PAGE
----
One would think that bedtime would be a relief from Mom’s chatter. Thankfully, she didn’t talk in her sleep, but that doesn’t mean she was quiet. Nighttime, when we parked for what was supposed to be sleep, my mother let out strange, gastric noises. In the few moments when something didn’t sound like it was erupting from her, my father snored, my sister hummed, or my brother wheezed. This almost indescribable combination of noises made up the Ross Family Symphony, and there was just no sleeping through it. The entire camper was about the size of my small bedroom at home, and in it my family of five sweltered the night away. I never slept when we parked. But on extra hot nights, my sister, brother, and I would begin our motel whine a good two hours before sleep time. “Motel, motel, motel with pool, motel,” and if it was hot enough and we whined long enough, it usually worked. Now, my dad liked a good swimming pool, color TV, and AC as much as we did. But he and my mom always held out until the last possible second, when we were almost too tired to enjoy these luxuries because of a notion they fostered that if you pulled into a motel late enough and there were still free rooms and you paid in cash, you could almost always get one at half-price. I never was able to convince them that even though this was usually true, if all you did was pass out without using the pool, the TV, or the ice machine and were too tired to even roll around on the shag rug or try ripping off the candy machine, then who cared if it was half-price? In Kidland, this was a lousy deal.


__________________________ __________________________ Eggs I’d Cook for Elvis Serves 2 to 4 mortals or 1 rock ’n’ roll legend with a hearty appetite

keep stirring (preferably with a wooden spoon) until the eggs begin to set. That’s how you get that nice, fluffy omelet look.

INGREDIENTS 6 eggs, beaten Salt and fresh ground pepper 2 heaping plops sweet butter 1 handful white onion, minced 1 handful bell pepper, diced 1 heaping handful breakfast sausage (maybe 4 links), sliced or diced

________________________________________________________ Re-printed from Feminist Press with permission from the author White Trash but Keepin’ It Kosher Tuna and Macaroni Salad Serves 2 teenagers or 4 grown-ups

Now here’s the best part: stick the whole thing in the oven at about 400 degrees, and when it puffs up and starts to brown, it’s ready! Easy and breezy like a plus-size sundress. To serve, cut into four wedges, or one (for the King).

If you’d like to remember Elvis by adding a few more calories, you can give your breakfast a nice low-rent touch by throwing some Velveeta cheese on top just before you stick the eggs in the oven. Those individually wrapped American cheese slices work, too, but if you use something fancy, like cheddar or Swiss, the eggs will taste too uptown and you’ll have to change clothes.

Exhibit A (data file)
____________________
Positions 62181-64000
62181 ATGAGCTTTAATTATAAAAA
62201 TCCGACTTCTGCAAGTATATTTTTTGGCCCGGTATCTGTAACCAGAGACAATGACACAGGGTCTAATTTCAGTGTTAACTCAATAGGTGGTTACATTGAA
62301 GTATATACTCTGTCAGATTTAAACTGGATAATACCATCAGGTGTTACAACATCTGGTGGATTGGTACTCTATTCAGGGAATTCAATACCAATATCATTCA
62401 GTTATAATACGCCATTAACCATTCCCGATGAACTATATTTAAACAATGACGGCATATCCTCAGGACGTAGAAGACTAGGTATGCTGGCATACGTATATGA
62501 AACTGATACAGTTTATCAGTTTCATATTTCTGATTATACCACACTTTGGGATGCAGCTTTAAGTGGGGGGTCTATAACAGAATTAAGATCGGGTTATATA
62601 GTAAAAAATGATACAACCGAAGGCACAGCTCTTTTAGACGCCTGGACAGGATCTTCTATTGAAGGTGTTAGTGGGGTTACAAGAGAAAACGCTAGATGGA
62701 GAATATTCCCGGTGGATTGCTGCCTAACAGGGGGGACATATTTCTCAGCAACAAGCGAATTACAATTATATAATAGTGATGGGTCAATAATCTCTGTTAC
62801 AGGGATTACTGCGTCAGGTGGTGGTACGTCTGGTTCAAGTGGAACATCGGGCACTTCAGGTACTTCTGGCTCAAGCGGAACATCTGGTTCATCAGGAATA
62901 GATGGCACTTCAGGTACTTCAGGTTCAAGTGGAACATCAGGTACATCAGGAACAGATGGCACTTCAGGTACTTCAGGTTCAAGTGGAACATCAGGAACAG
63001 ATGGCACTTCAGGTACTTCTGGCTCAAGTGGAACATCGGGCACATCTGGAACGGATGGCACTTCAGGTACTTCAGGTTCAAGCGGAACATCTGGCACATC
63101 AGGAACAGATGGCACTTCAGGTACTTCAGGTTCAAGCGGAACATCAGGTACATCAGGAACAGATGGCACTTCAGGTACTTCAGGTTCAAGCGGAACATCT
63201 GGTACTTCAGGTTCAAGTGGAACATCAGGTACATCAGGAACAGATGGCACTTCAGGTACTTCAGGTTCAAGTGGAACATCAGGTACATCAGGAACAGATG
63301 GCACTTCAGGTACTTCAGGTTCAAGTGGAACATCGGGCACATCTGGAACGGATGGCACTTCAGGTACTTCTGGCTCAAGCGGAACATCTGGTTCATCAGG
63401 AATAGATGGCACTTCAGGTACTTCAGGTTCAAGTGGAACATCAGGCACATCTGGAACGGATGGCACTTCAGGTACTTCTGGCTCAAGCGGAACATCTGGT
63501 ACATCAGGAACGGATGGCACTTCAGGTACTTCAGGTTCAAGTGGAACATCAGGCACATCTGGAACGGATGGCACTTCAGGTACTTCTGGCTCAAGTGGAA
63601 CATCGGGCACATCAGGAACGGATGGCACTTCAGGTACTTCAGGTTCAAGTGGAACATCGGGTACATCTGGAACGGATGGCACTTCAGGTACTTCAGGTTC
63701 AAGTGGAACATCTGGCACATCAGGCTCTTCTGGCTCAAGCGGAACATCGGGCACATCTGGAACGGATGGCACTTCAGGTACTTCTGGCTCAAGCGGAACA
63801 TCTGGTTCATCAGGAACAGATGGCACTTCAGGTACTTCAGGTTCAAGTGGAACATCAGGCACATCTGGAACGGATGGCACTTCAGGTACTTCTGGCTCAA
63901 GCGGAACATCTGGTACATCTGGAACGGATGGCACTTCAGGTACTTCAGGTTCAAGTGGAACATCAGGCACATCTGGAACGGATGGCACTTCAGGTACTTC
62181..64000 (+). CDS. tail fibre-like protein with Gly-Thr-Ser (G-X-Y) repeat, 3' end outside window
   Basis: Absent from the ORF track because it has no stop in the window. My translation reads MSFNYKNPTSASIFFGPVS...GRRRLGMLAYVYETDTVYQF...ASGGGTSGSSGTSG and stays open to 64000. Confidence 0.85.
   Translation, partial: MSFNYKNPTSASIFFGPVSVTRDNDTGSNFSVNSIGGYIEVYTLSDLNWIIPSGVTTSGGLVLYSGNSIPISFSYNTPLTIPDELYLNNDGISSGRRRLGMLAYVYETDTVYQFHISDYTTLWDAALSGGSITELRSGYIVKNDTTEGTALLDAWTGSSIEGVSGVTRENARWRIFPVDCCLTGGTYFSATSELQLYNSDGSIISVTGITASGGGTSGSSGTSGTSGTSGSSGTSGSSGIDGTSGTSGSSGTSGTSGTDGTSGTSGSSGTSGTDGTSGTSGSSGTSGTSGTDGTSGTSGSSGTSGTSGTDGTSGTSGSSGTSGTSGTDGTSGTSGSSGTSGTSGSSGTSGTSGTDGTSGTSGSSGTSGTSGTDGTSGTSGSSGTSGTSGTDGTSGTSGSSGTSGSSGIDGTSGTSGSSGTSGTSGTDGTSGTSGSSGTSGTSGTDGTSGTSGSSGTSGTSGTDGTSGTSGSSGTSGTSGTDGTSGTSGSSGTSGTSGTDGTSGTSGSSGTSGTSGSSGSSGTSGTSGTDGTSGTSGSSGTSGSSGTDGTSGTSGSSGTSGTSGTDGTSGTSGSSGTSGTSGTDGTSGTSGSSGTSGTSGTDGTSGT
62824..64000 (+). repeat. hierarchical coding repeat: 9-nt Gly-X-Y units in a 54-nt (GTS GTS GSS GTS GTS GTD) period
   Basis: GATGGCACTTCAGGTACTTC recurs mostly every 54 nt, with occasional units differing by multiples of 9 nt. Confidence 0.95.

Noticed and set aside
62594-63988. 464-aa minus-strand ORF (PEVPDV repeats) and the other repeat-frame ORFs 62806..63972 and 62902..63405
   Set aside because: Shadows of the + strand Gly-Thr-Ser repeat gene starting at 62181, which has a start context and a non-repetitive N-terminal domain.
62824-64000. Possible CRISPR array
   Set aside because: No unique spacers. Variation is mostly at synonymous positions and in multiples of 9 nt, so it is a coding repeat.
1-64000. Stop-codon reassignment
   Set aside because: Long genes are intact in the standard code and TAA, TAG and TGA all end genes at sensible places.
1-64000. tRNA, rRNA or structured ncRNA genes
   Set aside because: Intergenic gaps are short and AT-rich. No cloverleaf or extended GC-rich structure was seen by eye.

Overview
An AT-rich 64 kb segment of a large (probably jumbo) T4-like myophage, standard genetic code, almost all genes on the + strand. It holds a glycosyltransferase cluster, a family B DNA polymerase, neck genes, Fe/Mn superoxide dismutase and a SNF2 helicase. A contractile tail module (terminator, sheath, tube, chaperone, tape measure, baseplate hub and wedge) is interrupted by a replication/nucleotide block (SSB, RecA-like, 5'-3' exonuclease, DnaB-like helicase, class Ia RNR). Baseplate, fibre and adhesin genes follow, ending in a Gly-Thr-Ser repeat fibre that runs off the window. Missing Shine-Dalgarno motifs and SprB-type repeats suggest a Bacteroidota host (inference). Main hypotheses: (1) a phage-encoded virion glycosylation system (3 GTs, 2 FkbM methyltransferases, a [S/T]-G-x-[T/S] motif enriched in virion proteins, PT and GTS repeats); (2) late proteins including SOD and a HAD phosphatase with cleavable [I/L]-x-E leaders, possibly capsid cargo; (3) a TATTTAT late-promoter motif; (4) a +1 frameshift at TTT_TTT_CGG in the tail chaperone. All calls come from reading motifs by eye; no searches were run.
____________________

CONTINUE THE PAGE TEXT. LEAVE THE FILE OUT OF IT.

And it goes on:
OPTIONAL 4 cheese slices Beat 6 eggs in a bowl and season to your liking with salt and pepper.

INGREDIENTS 1 lb. macaroni 1 coffee cup mayonnaise 1 large can tuna ½ red onion, diced 2 celery stalks, diced 1 large kosher dill pickle, chopped 1 (8 oz.) can peas 1 pinch salt and fresh ground pepper

Melt 2 heaping plops of sweet butter in an ovenproof skillet. After the butter melts and foams, add one handful of minced onion and a handful of diced bell pepper.

Cook this for a couple of minutes, then throw in a handful of any kind of sliced or diced sausage. You can try breakfast sausage, vegetarian sausage, or chicken sausage, whatever floats your boat.

Sauté your concoction until the sausage looks pretty well cooked, then turn up the heat a little and pour in the eggs. The trick at this point is to 24

Boil one box of macaroni and drain. Cool off under cold water, then drain again.

Combine mayo, tuna, red onion, celery, pickle, peas, and salt and pepper. Mix it all up and enjoy.

La Tolteca Zine 2016





By Natashia López-Gómez, M.Ed.

oming to grips with the fact that your child is autistic is a painful experience. Throw into that mix the fact that you are Latino, and your fears and worries are doubled. Your child is now part of “the system,” the special education system. In fact, if you opt out of the system, chances are you will be labeled as a bad parent for not linking your child to needed services. Latino parents spend a lot of time and energy raising their kids to stay out of the system. I don’t allow my children to wear starter jackets

or red t-shirts for fear they will be labeled as gang members or hoodlums. Given these concerns, you can imagine the devastation I felt when I escorted our son Elijah, at the tender age of four, to his first special education evaluation. Most public school districts perform special education evaluations to determine what services your disabled child will receive as part of his education. More importantly, they are also performed to determine if your child can stay in the general education setting or if he will be placed in a Special Day Class, a class designed for the disabled. Like most parents with disabled children, we had hopes that Elijah could stay in the general education system. Based on conversations with other parents, we heard it could be a tough battle. I also knew that Latino students were often overrepresented in special education classes. Because of these reasons, I wasn’t looking forward to his assessment. I was also dreading the evaluation because of the events that led up to it. Prior to being recommended for Special Education, Elijah was in a general education kindergarten class. The teacher was aware that Elijah had a moderate level of autism. We explained our desire to have him accommodated in the general education setting. It soon became clear she was not supportive. The first day, she complained because Elijah kept sitting in her chair. (Elijah loved chairs that spun around.) Apparently every time the teacher stood up from her big leather chair, Elijah would jump into it 1